We had met a couple of the runners in the restaurant the previous day – seasoned athletes from England. Part of me envied them running through such a gorgeous landscape, but once the road was clear we headed off (in the car) for our next campground – Totaranui in the Abel Tasmen National Park at the top of the South Island. A long. windy and bumpy gravel road leading into a campsite was something that we had become used to, though I was still travelling too slowly for the locals, who were keen to get by. We pitched up a stone’s throw from a beautiful golden sandy beach. Nikki asked a couple who were strolling along it what the blue blobs were, as we had seen several washed up. We were told that they were Portuguese Man o’ Wars, but that you would be unlucky to get stung by one in the water. We carried on talking for another twenty minutes, until we thought it might be a good idea to introduce ourselves. They had the same names as us! Nikki and Pat recommended a walk up to Separation Point, where there was a seal colony and on to Whariwharangi Bay. We set off the next morning, and bumped into New Zealand Nikki and Pat again. Having agreed to pop in for a cup of tea on our way back, we carried on up the exquisite coastline. Lunch at separation Point was taken in the company of the seals, before we moved on to Whariwharangi Bay, where we bathed in the water and the sunshine. From a distance, we thought that we had seen penguins, because the bird walked with their bodies upright. They were in fact shags, birds that hunt fish by diving from the air and then maneuvering their bodies towards the pray underwater.
Our stay in Totaranui had been sweet, but we had a ferry to catch in Picton. On the way, we stopped off in Motueka where Nikki had a hair cut (her first of the trip). Luckily there was an ice cream parlour, which kept me occupied while the coiffeuring was taking place (my hair care routine has been limited to shaving it all off once a month).
We had to drop the car off in Picton, before catching our ferry which would take us across the Cook Strait to the North Island. I was a little sheepish, as I had reversed the car into a fence post, and put a small dint in the bumper. The manager at Omega Picton took pity on me, and only put a small dint in my bank account. We arrived in Wellington on a sunny afternoon (not typical for the city), and took the bus to the city center, where we found our accommodation – Wild Zebra Backpackers. Because of the tourism boom, and our failure to plan far enough ahead, we had been left with a choice between ridiculously expensive five star luxury, or an affordable (though overpriced) bed in a grotty dorm room. Some people had been living there months. We stayed two nights.
Wellington is a good looking city, with well dressed, high ranking government workers mixing with lawyers, and the like in the smarter bars around the harbour area. Our preference for food and drink was The Grand, on Courtney Place. They had a cheap lunchtime deal, good steaks, and a friendly barman from Preston, who kept compensating us for the most minor of issues (I can’t even remember what any of them were) with free drinks! Another highlight was a trip to the National Museum, which helped us to understand the complex history of the country. The natural history of islands was covered, along with the human history, and interactions of the two. We also went to the cinema, where we saw Star Wars: The Force Awakens. For me, the film was a return to form for the franchise. Nikki sat with me very patiently, resisting the urge to ask me about what was going on in the plot, so I could enjoy my ride.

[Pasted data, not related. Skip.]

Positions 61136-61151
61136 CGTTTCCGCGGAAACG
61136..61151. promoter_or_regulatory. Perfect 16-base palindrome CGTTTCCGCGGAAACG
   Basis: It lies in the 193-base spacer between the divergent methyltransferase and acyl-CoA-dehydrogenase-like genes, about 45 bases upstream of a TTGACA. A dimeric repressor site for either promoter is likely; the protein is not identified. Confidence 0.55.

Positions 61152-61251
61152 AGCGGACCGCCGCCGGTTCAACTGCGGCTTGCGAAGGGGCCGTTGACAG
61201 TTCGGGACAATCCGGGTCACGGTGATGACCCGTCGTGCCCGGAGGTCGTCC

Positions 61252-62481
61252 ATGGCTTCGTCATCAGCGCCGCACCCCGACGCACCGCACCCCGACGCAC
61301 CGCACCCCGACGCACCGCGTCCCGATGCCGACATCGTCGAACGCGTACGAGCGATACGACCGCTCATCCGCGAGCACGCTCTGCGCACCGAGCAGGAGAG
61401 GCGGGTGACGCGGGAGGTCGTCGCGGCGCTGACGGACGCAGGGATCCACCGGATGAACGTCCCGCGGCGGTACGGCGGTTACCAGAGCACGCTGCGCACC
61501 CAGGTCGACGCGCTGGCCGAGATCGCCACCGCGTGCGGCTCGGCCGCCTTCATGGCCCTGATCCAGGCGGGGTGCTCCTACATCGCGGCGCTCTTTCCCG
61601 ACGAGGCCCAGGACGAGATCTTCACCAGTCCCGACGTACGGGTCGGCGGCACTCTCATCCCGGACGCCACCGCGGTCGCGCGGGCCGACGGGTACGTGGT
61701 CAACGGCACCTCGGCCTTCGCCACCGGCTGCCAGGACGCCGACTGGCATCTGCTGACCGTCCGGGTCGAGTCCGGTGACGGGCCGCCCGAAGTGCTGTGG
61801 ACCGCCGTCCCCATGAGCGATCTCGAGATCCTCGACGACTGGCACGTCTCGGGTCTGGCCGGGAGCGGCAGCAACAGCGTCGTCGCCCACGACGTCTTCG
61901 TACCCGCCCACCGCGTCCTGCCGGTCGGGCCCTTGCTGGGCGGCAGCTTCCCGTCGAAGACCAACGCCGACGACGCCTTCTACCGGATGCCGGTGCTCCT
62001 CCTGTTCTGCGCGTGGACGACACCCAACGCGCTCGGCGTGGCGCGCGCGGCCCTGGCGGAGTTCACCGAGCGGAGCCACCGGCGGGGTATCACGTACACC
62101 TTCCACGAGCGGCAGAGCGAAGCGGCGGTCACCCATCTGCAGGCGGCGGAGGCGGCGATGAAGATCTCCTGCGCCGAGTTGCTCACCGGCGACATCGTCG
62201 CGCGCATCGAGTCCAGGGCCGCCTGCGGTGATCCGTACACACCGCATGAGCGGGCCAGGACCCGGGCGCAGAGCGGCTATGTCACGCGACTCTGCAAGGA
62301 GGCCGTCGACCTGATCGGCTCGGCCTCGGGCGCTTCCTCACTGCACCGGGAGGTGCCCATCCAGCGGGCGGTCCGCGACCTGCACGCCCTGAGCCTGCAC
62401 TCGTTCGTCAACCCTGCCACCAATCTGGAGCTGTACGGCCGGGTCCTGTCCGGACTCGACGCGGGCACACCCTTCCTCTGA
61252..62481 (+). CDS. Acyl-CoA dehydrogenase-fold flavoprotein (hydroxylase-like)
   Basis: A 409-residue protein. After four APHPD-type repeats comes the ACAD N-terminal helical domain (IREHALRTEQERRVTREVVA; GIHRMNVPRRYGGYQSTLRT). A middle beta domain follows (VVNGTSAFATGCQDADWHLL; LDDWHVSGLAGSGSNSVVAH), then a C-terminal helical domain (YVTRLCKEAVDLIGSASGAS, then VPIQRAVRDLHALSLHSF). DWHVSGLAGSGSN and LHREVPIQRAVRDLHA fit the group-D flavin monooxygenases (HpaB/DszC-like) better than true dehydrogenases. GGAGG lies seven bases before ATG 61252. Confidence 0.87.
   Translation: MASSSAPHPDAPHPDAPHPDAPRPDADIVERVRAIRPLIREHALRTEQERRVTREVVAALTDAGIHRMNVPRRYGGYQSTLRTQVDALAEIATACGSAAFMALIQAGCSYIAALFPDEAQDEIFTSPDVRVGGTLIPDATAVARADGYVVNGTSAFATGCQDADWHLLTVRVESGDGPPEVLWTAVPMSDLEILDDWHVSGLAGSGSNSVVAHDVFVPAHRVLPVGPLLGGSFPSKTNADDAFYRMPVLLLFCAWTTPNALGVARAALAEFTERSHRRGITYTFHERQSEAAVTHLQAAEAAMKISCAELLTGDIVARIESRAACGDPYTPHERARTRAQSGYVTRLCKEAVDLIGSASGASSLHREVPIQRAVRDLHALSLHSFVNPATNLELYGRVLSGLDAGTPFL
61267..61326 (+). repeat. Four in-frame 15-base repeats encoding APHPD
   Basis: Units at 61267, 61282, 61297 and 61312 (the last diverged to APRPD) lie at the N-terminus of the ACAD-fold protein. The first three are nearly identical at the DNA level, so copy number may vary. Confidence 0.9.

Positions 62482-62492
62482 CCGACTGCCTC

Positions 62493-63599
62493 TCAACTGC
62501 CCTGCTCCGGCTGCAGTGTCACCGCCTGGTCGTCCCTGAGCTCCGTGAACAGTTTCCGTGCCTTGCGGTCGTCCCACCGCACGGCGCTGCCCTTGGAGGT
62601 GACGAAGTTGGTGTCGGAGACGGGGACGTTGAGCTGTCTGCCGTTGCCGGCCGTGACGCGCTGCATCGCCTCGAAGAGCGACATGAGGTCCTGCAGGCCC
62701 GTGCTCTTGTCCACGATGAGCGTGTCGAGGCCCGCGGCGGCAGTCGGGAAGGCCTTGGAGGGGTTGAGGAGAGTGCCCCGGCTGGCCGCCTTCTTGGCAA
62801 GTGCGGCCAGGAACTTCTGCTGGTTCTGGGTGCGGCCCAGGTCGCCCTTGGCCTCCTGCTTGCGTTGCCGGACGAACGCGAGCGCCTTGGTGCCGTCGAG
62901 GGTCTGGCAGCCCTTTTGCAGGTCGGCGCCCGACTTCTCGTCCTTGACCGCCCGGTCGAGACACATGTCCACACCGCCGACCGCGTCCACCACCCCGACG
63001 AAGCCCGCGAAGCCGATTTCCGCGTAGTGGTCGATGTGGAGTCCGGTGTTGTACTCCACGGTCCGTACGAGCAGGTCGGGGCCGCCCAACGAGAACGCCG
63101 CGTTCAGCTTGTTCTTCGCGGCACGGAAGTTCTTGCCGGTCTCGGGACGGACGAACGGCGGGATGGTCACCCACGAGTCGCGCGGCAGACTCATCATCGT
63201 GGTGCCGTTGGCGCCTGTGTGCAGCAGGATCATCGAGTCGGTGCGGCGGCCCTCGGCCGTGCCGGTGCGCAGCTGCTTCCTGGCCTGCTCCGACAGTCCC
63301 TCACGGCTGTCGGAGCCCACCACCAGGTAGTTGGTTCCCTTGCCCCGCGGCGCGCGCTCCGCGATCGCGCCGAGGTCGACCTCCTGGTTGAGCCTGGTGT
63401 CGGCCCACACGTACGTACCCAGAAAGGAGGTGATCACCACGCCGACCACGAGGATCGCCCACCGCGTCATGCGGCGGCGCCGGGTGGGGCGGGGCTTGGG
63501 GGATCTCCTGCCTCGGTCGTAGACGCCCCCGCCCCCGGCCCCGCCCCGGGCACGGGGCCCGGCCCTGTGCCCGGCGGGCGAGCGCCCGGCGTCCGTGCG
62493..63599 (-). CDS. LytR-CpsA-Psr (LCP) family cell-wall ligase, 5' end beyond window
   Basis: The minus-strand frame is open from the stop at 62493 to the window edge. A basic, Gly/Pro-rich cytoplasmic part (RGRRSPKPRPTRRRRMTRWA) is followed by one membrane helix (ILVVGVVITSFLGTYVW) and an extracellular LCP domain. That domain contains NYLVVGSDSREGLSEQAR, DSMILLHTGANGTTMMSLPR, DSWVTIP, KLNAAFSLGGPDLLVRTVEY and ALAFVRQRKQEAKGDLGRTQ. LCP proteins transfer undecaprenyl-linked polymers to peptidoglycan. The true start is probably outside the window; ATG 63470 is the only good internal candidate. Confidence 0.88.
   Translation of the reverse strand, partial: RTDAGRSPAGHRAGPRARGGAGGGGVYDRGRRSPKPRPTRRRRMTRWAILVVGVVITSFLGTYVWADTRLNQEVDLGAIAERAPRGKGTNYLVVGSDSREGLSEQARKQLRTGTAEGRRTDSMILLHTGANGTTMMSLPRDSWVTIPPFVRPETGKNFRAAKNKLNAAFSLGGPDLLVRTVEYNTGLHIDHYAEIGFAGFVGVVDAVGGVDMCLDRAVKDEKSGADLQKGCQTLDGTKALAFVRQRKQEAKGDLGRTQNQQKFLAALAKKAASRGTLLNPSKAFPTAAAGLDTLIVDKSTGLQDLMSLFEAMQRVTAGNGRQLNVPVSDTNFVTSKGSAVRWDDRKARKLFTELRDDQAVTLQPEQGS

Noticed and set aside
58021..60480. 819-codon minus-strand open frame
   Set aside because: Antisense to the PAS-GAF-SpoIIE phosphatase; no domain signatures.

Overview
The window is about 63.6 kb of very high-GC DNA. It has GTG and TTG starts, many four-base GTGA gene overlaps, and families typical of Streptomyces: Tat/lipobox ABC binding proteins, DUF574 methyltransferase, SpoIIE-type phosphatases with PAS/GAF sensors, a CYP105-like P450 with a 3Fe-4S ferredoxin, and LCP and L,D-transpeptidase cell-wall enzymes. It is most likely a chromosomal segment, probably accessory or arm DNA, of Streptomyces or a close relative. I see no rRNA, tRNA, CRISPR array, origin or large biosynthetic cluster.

Our bus to Napier drove out from under the haze and drizzle, which often engulfs the capital city, and on towards the sunshine that the Hawke’s Bay area is famed for. There was one stop off point at a well used roadside cafe. It had the usual amenities, as well as battered mussels, which was a first even for me. We were going to meet some very good friends of ours, Ange and Lou, from our home city of Leeds, who had come round the world to catch up with far flung family. They had already visited Ange’s daughter, who had been trying out the lifestyle that Australia offered to young doctors; and they were with Lou’s younger sister Jodie, who had chosen the lifestyle that New Zealand offers a young family, with her husband Adie and their three lovely lads.
Ange found us on the street where the taxi had dropped us off, and instantly commented on our additional jewellery that had been acquired along the way, before giving us a big (much needed) hug. It was a very warm welcome, and we are grateful for the hospitality that Jodie and Adie extended to us. Soon enough Ange and Nikki were bantering away, with myself and Lou sitting back and enjoying the show. Jodie and Adie made us fell like old friends, and the three boys were all stars with wonderful Yorkshire/ New Zealand accents (the Yorkshire part was inevitably on the fade). Jodie told us that they had been there for two years and it still felt like a holiday, and Adie showed off his drive to work which was on clear roads with sun glistening sea on one side and verdant hillsides on the other. Their New Zealand dream was coming true, and Ange and Lou had demonstrated that though their love ones may be far away, they are not out of reach.
Our visit coincided with Napier’s Art Deco Festival, which was held to celebrate the city’s recovery from a devastating earthquake in 1931. The fact that most of the city was rebuilt around that time gives the city a destinctly 1930’s feel, and once the fancy dress goes on and the pristine period cars show up, the whole city enters a time warp. My thing was definitely the cars – they had been loved and were being showed off at there very best. The airshow was good, as were the flapper dancers, and a live big band rounded off the festivities. We could not imagine better friends or a more wonderful family to have shared it all with.